In the fall of 2013, the Hungarian government announced plans for setting up a new Holocaust memorial site to commemorate the 70th anniversary of the Hungarian Holocaust. The memorial was planned to be at Józsefváros Railway Station, the location of one of the last deportations. Work was completed on a complex designed by Attila F. Kovács, and the building was named the House of Fates.

In 2019, following a government resolution, EMIH — the Association of Hungarian Jewish Communities — joined efforts to create a new design concept for the permanent exhibition. For the purpose of developing and maintaining the future museum, EMIH set up the Hungarian Holocaust Research and Education Center (Magyar Holokauszt Kutatási és Oktatási Központ (MHKOK)). As part of the Center’s “Tree of Life – Etz Hayim” new exhibition concept, MHKOK commissioned film director and university professor András Surányi and his crew to find and interview Holocaust survivors. To date, the team has made in-depth interviews with almost 150 survivors and rescuers. Future generations may also find these poignant memories cathartic. We are extremely grateful to our interviewees for taking our team into their confidence and recalling their memories with a view to benefit future generations. Besides their crucial role in the planned “Etz Hayim” exhibition, the interviews also constitute the basis for the Archive and Research Center, an invaluable resource for researchers and those interested in the subject.

On January 17, 2022, in commemoration of the 77th anniversary of the liberation of the ghetto, we will screen a new video every hour, starting from 6 p.m. Thus visitors to our website will have the opportunity to view a short, approximately five-minute version of each of the 77 personal interviews made.

On January 18, 1945, about 68,000 Hungarian Jews were saved from certain death by Russian troops who liberated the ghetto in downtown Budapest. But many thousands didn’t live to see the barrier walls torn down.

According to the 1941 census, there were almost 800,000 Jews in Hungary. This figure also includes those who converted to Christianity. Some 480,000 lived in the territory of post-Trianon Hungary, while 320,000 Jews lived in areas re-annexed between 1938 and 1941 (i.e., in Upper Hungary, Transylvania, Vojvodina and Carpathian Ruthenia). Between 1941 and 1945, most Hungarian Jews were murdered, with about 550,000 falling victim to the Holocaust.[1]

During the final months of the war, after all the Jews from the countryside were deported, Budapest Jews found themselves in a life-threatening situation due to an Arrow Cross coup.

On November 29, 1944, the large ghetto of the 7th District was officially established by a decree of Gábor Vajna, interior minister of the Szálasi government. A board fence was built to enclose a 0.3 km2 area (74 acres) encircled by Dohány Street, Nagyatádi Szabó Street, Király Street, Csányi Street and Rumbach Sebestyén Street, as well as Madách Imre Road, Madách Imre Square and Károly király Road (now Károly Boulevard). The area contained 162 houses and was closed off completely on December 10. Armed guards stood at its four central gates. Those moved into this area were taken to Klauzál Square in the middle of the ghetto where their jewelry and valuables were confiscated.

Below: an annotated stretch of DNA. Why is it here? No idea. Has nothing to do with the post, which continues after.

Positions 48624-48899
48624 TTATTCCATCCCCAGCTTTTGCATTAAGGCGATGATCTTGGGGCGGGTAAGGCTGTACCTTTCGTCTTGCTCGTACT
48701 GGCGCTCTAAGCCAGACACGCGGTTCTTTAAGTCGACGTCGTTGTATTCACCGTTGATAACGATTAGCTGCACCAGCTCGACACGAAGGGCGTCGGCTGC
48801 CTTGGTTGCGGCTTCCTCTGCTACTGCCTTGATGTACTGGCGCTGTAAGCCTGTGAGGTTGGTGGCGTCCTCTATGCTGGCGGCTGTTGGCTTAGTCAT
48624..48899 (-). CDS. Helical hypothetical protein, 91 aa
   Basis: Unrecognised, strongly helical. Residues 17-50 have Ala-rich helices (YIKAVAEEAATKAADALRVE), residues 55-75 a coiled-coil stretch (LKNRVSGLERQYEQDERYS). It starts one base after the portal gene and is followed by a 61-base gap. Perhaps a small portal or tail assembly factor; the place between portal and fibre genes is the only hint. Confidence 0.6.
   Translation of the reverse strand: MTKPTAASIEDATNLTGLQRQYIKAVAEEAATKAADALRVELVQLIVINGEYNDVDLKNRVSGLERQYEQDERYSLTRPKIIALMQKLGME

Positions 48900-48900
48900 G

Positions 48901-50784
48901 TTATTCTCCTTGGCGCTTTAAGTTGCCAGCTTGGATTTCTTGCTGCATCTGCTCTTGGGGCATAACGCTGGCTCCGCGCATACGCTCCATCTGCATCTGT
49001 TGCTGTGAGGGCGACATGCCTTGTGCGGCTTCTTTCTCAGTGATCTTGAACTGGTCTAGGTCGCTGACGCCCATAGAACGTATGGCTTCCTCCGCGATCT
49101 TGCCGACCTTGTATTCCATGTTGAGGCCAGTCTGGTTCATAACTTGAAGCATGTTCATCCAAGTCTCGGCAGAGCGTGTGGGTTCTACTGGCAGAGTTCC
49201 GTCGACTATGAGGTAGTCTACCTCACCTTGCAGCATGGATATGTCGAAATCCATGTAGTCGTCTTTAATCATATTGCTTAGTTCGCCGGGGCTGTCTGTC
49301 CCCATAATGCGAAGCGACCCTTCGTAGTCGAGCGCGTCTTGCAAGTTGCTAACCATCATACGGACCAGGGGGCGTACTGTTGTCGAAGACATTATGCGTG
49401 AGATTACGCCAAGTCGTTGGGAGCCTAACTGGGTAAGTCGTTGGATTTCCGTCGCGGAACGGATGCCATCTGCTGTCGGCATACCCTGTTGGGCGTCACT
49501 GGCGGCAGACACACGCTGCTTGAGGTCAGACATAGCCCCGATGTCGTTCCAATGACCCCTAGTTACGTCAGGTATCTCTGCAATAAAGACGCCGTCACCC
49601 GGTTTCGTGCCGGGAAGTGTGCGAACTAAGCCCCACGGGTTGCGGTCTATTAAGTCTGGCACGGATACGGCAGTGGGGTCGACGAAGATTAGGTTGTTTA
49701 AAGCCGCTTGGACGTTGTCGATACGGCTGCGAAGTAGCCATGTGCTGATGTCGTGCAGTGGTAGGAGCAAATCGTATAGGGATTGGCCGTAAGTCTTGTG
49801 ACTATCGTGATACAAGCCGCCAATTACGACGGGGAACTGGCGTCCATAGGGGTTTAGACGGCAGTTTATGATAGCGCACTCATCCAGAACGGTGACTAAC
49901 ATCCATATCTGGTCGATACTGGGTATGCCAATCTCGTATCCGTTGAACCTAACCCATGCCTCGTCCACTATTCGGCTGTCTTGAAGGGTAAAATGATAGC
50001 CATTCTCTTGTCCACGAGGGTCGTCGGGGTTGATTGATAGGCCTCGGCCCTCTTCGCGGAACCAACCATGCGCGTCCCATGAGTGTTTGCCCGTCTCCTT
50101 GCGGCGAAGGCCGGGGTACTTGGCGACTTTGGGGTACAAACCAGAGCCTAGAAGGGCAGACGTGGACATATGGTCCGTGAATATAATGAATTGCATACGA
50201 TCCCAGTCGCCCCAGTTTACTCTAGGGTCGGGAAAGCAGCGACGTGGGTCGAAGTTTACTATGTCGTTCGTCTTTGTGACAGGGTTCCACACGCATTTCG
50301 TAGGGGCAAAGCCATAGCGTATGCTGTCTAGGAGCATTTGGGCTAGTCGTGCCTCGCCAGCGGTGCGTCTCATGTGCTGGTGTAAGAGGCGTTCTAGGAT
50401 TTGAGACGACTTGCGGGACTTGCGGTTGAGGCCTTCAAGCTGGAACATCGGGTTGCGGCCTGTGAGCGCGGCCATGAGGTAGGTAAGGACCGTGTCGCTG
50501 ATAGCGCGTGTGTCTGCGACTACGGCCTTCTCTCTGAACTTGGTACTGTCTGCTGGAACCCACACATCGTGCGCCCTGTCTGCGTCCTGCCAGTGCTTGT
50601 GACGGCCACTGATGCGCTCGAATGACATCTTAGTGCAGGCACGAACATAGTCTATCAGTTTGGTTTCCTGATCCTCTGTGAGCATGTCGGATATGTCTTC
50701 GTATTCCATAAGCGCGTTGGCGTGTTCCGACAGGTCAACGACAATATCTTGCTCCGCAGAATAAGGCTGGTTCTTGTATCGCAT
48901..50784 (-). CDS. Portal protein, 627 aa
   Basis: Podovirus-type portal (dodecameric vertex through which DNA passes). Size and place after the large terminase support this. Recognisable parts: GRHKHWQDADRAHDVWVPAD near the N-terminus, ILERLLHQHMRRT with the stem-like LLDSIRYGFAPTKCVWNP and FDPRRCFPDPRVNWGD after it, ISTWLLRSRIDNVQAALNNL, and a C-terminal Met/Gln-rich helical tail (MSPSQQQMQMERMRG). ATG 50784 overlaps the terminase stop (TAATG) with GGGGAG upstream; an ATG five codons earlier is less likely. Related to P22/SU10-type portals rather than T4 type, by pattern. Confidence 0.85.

Prior to the area becoming a ghetto, it housed about 3,500 Jews, but those who were moved here from so-called yellow-star houses swelled its numbers to 35,000 in the first few days and to over 70,000 in subsequent weeks. Only in special cases (e.g., for hospital treatment or a funeral) could people leave the area, and only designated individuals were allowed to do so. The ghetto was so overcrowded that on average 14 people stayed in one room and people suffered from starvation and cold weather; there was hardly any water or fuel, and a typhoid epidemic ravaged the population as well. As a result of the terrible sanitary conditions, more than 100 people died daily. At first, after negotiations with the authorities, permission was granted for the dead to be laid to rest in outside cemeteries; later however, bodies were piled up in a 25×25 meter concrete hole, which was originally constructed as a water storage tank in Klauzál Square but never actually used as such. Corpses were also placed in empty shops.

In the days preceding liberation, there were fears of a planned liquidation of the ghetto. Rumors circulated of German plans to bomb it, while there was also speculation that the Arrow Cross intended to carry out a mass slaughter before the Soviets arrived.

Eventually, Russian troops reached downtown Pest, and the ghetto was liberated on January 18, 1945. Almost immediately, the board fence was torn down and burned. Some 68,000 people survived the siege of Budapest in the ghetto. About 3,000 unburied corpses were found inside the ghetto, and most were buried in mass graves next to the Dohány Street Synagogue. Illnesses contracted in the ghetto claimed the lives of another 7,500 people shortly after liberation.

For the last several years, on the 18th of January, we don’t just remember the survivors of the Budapest ghetto, we also pay our respects to the hundreds of thousands of Hungarian Jewish victims.

  1. TAMÁS STARK, A magyar zsidóság a vészkorszakban és a második világháború után,Regio – Kisebbség, politika, társadalom (Hungarian Jews during the Holocaust and after World War II., Regio – Minority, politics and society) volume 4. (1993.), issue 3


Magyar Holokauszt Kutatási és Oktatási Központ Archívum

Aggod Judit, Halmai Károly, Surányi Noémi

Erős Iván, Jancsó Nyika, Rosta Gábor, Surányi Ádám, Tanya Aizikovich

Kiss Richárd

Az interjút készítette:
Surányi András

Szakmai vezetők:
Köves Slomó, Ariel Efron